If English isn't your first language, you can do one of our English language courses to improve your written and spoken English language skills before starting your degree. Once you're here, you can take part in our free In-Sessional English (ISE) programme to improve your English further.

Entry requirements

September 2022 / January 2023

  • A second-class honours degree in a relevant subject, or equivalent professional experience and/or qualifications.

Please get in touch if you're not sure if your undergraduate subject is relevant to this degree.

Equivalent professional experience and/or qualifications will also be considered, such as previous study, employment, voluntary work and training courses, including courses and qualifications you didn't complete. Learn more about our Recognition of Prior Learning (RPL).

If you're applying as an international student with a non-UK degree, you’ll need to show you meet the UK entry requirements listed above.

To find out if your non-UK degree or other qualification is accepted, please visit our page for your country and view the UK equivalent of your qualification. 

  • English language proficiency at a minimum of IELTS band 6.5 (or equivalent) with no component score below 6.0.

You do not need an IELTS or equivalent certification if:

  • you have a UK degree
  • you have a degree from a majority English speaking country (not taught by Distance Learning)
  • you are a national of a majority English speaking country

Degrees taught solely in English from non-majority English speaking countries will be considered on a case by case basis. Find out more about our English language requirements.

If you do not meet the English language requirements yet, you can achieve the level you need by successfully completing a pre-sessional English programme before you start your course.

​Course costs and funding

Tuition fees (September 2022 and January 2023 start)

  • Full time: £9,400
  • Part time: £3,130 per year

(including Transition Scholarship)

  • Full-time: £9,400
  • Part-time: £3,130 per year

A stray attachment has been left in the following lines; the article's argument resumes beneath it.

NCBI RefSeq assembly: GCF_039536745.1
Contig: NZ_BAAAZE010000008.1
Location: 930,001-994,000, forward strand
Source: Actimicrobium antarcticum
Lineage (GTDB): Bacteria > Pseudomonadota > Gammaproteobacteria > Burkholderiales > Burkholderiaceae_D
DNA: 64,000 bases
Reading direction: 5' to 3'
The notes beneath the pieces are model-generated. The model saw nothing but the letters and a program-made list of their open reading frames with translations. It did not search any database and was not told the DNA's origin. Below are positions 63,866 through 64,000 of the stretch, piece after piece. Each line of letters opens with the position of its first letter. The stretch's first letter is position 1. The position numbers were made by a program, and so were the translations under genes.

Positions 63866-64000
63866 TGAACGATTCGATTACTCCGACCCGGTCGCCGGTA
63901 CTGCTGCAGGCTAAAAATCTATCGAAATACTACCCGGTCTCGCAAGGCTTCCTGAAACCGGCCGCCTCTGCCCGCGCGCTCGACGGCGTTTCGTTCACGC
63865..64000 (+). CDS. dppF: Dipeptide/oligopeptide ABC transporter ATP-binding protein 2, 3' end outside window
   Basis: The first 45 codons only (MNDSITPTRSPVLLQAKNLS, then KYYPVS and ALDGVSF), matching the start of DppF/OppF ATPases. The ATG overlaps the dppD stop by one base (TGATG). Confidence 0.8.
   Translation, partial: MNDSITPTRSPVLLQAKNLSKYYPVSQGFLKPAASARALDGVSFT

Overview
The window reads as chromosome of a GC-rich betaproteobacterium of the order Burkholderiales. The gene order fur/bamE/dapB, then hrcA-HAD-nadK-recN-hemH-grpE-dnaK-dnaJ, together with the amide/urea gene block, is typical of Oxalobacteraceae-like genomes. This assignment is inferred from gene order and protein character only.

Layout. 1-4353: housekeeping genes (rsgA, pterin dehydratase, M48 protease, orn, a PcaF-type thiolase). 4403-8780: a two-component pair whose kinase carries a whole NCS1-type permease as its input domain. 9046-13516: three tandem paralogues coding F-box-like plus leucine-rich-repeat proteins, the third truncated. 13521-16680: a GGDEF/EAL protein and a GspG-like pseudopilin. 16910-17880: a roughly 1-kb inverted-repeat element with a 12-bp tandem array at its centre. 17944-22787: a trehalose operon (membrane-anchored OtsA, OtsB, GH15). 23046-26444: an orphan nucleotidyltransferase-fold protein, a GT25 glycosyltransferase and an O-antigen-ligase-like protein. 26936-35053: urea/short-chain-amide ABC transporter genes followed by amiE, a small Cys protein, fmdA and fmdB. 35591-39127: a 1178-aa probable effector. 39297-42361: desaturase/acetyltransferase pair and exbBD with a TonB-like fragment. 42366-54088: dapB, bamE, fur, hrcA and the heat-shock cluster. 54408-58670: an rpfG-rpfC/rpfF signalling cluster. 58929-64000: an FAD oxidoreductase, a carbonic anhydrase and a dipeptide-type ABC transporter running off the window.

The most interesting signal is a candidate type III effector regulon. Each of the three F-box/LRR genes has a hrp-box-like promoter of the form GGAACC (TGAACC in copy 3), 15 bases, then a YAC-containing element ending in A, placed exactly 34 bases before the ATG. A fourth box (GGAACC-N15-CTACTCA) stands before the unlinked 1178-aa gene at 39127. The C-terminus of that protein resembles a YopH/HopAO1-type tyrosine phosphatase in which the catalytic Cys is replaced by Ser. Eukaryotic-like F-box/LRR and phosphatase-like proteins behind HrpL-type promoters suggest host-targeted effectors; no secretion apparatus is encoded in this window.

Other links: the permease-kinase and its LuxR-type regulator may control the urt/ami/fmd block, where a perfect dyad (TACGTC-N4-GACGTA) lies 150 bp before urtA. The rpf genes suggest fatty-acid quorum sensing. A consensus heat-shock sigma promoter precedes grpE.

• Full time: £18,300
  • Part time: £6,100 per year

University of Portsmouth graduates may receive a 20% alumni tuition fee discount

Fees are subject to annual increase. Read our tuition fees terms and conditions.

You'll be able to pay your fees in instalments. Find out how to pay your tuition fees.

Funding your studies

Explore how to fund your studies, including available scholarships and bursaries.

If you're a UK student, you may be eligible for a Government Postgraduate Master's Loan, which you can use to help with course fees and living costs.

If you're a UK student who achieved a first in your undergraduate degree you may be eligible for a £3,000 University of Portsmouth scholarship.

Loans, scholarships and bursaries

Browse funding such as the Government Postgraduate Loan, our scholarships for new and returning students, and subject specific loans.

Explore funding

Funding for international students

Learn more about sponsorships, scholarships and loans for students applying from outside of the UK.

international business students
Discover your options

Fees and funding for postgraduate taught courses

Discover how you can fund your postgraduate studies at Portsmouth – including loans, scholarships and bursaries – and read our guidance on topics like how to budget, and how to get support if you're disabled or have dependents.

Explore funding

Additional costs

These course-related costs aren't included in the tuition fees, so you'll need to budget for them when you plan your spending. Additional costs could include:

  • Accommodation: Accommodation options and costs can be found on our accommodation pages.
  • Recommended reading: You can borrow key texts from the library and if you choose to purchase these texts they may cost up to £60 each.
  • General costs: Such as photocopying, memory sticks, printing charges, binding and specialist printing. We suggest budgeting £75 per year.
  • Final project transport or accommodation: where necessary, which related to your research activities. The amount will depend on the project you choose.

Read more about tuition fees and living costs, including what your tuition fees cover.

Entry requirements​

Eligibility